Wednesday, July 11, 2018

Growing Up Italian: A Little Memoir, Part 1

Growing Up Italian: Part 2 (The Paternal Side of the Family)


Our current national conversation about immigration prompted me to write this post.  I am the granddaughter and niece of immigrants. Though I was born here, my early life was shaped by the experience of people who crossed the ocean in search of a better life. I grew up in an extended family where Italian was the primary language. 


When I was Giovannina, with my maternal grandmother, Annina

My maternal grandparents, Amedeo and Annina Misci, arrived at a time when Italians in this country were treated as second-class citizens. Still, it was better than where they’d come from. Southern Italy in the late 19th-early 20th century was a place of grinding poverty, hunger, and unrelenting heat. Here there was indoor plumbing, electricity, a telephone, eventually even a TV. Sometimes they’d curse the difficulties of navigating this new country—“Managgia l’Ameriga,” they’d say, Damn America—but they were grateful to be here, so much so that they never set foot in Italy again, not even for a visit. Maybe they just couldn't afford the trip, or didn't want to subject themselves to that five-day crossing in steerage, but I think it was more than that: The Old Country was a closed chapter.

While all the relatives became naturalized citizens of the United States (as far as I know), the food, language, and culture remained Italian. 
I didn't live with Annina or her daughters, Antonina (Antonette) and Raffalena (Lena), but I spent a lot of time at their home on Carleton Street in Revere, Massachusetts. On Saturday afternoon we listened to the Metropolitan Opera broadcasts, the performances mostly in Italian. In the days before la RAI, it was the only chance for Annina to hear her language. I remember sitting with them on the plastic slipcovers in the living room, my feet dangling, looking at the radio as the arias poured out. The big anvil number from Il Trovatore was my favorite

On Sunday afternoon the entire extended clan of commadri e compadri—elderly siblings, in-laws, friends of the family, all of whom were addressed with the honorific (which in dialect sounds like goomma and goomba) gathered at the house for espresso, biscotti, and conversation. It was loud conversation, the combination of many voices speaking at once and what I realize now was probably a diminished capacity for hearing. I understood a bit of what they were saying but responded in English when they spoke to me. Mostly, though, they pinched my cheek while saying, “Quand’e’bell” (quanto e' bella). I didn't care how cute they thought I was, that cheek tweaking was painful and I tried to avoid it.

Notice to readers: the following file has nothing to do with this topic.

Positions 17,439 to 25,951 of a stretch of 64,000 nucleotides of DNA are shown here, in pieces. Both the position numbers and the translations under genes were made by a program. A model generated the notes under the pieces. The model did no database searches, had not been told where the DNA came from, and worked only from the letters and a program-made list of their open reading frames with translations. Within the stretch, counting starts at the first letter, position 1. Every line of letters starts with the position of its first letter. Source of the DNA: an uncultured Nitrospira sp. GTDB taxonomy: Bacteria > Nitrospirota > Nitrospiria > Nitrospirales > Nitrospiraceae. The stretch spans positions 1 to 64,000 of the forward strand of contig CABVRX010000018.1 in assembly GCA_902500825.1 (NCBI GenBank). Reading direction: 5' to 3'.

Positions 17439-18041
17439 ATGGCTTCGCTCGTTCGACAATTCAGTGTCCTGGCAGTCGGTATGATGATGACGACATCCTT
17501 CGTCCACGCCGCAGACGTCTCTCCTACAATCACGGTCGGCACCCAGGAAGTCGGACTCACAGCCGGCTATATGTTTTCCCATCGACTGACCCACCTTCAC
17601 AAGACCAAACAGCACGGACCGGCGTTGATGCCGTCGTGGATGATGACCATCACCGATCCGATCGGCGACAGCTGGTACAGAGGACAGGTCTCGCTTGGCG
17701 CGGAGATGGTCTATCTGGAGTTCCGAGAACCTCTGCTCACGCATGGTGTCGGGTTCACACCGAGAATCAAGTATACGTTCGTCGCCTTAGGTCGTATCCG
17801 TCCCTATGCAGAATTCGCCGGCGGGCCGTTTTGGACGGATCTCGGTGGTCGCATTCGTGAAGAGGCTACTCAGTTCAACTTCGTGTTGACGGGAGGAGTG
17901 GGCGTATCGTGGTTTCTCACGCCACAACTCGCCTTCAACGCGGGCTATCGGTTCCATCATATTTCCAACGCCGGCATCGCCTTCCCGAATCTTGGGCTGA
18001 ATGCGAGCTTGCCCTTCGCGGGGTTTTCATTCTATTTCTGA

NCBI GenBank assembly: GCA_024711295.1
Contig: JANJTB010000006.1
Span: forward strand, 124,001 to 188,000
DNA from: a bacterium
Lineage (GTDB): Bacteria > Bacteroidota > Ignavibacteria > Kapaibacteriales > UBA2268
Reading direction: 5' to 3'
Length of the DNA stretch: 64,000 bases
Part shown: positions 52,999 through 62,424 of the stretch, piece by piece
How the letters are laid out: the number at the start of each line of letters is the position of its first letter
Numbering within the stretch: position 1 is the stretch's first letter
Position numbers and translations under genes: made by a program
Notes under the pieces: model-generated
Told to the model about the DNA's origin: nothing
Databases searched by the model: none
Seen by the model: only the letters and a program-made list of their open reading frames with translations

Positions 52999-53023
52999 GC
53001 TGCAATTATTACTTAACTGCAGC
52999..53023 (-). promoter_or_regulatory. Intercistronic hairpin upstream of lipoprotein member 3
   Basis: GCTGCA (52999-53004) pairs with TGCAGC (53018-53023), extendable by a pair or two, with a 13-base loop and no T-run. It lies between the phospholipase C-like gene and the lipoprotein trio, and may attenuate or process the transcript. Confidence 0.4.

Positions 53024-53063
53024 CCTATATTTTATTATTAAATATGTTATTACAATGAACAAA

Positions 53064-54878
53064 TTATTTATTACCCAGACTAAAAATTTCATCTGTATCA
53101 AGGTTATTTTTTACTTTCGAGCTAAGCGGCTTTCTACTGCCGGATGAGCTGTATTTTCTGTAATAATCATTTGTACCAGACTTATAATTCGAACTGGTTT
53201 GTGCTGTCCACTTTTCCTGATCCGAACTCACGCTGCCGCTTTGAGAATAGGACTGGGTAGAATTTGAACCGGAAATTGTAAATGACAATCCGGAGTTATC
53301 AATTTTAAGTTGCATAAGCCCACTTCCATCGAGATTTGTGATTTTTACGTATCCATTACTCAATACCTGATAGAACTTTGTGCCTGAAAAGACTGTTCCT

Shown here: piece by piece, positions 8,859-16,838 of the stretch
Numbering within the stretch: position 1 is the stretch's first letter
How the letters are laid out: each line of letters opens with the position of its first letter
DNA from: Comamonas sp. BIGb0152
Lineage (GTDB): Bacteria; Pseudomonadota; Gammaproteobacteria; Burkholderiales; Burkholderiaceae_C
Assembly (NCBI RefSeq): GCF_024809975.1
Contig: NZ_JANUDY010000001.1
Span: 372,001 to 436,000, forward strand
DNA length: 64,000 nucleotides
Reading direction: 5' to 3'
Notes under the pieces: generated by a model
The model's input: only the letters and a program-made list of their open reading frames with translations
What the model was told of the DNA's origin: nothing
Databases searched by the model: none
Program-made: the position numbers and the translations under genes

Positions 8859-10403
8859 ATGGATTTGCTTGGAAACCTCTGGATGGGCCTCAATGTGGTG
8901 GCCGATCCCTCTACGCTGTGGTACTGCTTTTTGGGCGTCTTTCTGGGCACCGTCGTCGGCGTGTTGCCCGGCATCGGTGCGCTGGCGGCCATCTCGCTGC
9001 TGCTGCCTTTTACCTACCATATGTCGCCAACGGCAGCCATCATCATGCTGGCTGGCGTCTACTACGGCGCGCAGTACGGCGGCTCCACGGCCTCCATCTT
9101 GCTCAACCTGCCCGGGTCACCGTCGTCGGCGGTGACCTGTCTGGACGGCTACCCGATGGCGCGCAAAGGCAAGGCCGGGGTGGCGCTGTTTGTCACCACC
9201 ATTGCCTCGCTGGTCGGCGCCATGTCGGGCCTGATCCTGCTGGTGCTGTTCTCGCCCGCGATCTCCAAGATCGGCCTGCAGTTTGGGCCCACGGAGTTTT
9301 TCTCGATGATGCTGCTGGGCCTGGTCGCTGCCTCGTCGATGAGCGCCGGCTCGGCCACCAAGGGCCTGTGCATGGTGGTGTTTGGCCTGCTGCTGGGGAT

(True story: Until I was five or six, I thought all old people wazz-a talk-a lakk-a deez when they weren't speaking Italian. It was not until I heard an elderly woman speaking English like this that I realized my family was different. It was later still that I understood that the Italian they were speaking was a dialect native to their region, and not il vero italiano, the standard Italian taught in schools, which had a more melodious sound and flow. )


Being Italian

"Don't talk with your hands," everyone told me. They might as well have said, "Don't walk with your feet."  In the minds of the older relatives, broad gestures made you Italian, and being Italian in America could mean trouble. They didn't want any of the the American-born kids to be considered a dago, a guinea, or a wop. That's why my birth name is Joanne and not Giovanna. I was named after Giuseppina (Josephine), my father's mother, and Annina. But growing up I was Giovannina, or as pronounced in dialect, Joowaneen.


Antonette

My beloved aunt Antonette came over in 1936 at the age of 25. The first of seven children, she should have come over with Annina some 20 years earlier, but she was sick the day the boat was to leave, so she remained with her aunt, Zizi ("auntie")Annina's sister, Maddalenauntil Zizi's husband died, and then the two of them, Zizi and Antonette, took the boat here. 
Antonette in 1912 with her mother, Annina, seated, and Annina's sister, Maddalena Castoro, with whom Antonette would remain for 25 years. (Annina is the diminutive of Anna, but I never heard my grandmother called by her actual given name)


I have Antonette’s passport. It's slim and blue, from the Regno D'Italia, the Kingdom of Italy. She left the Port of Naples on June 8, 1936, and arrived five days later at Ellis Island with several steamer trunks, one of which was filled with linen tablecloths, napkins, hand towels, and muppine (dish towels) handwoven by her maternal grandmother, Raffaella Ciammaichella. (That family name would be shortened here to Ciamma.)  



















Antonette's passport from 1936 with the obligatory bad photo. Her occupation was listed as "housewife," though she came over as a single woman and would remain so




"Mi sono sentita comé una gatta sperduta," Antonette said about the transition from there to here. I felt like a lost cat. She was welcomed into a family of six sisters and brothers, all but one of whom were born here. But the transition was not easy. Raised in a fairly comfortable household, she studied opera and art and learned to speak standard Italian in addition to the dialect. When she arrived here, with exquisite skill in embroidery and other handwork, she found work not in a specialty fashion house but in a sweatshop making eyeglass frames, a job she would hold for 40 years. 





Above: Antonette in her later years, in the 1980s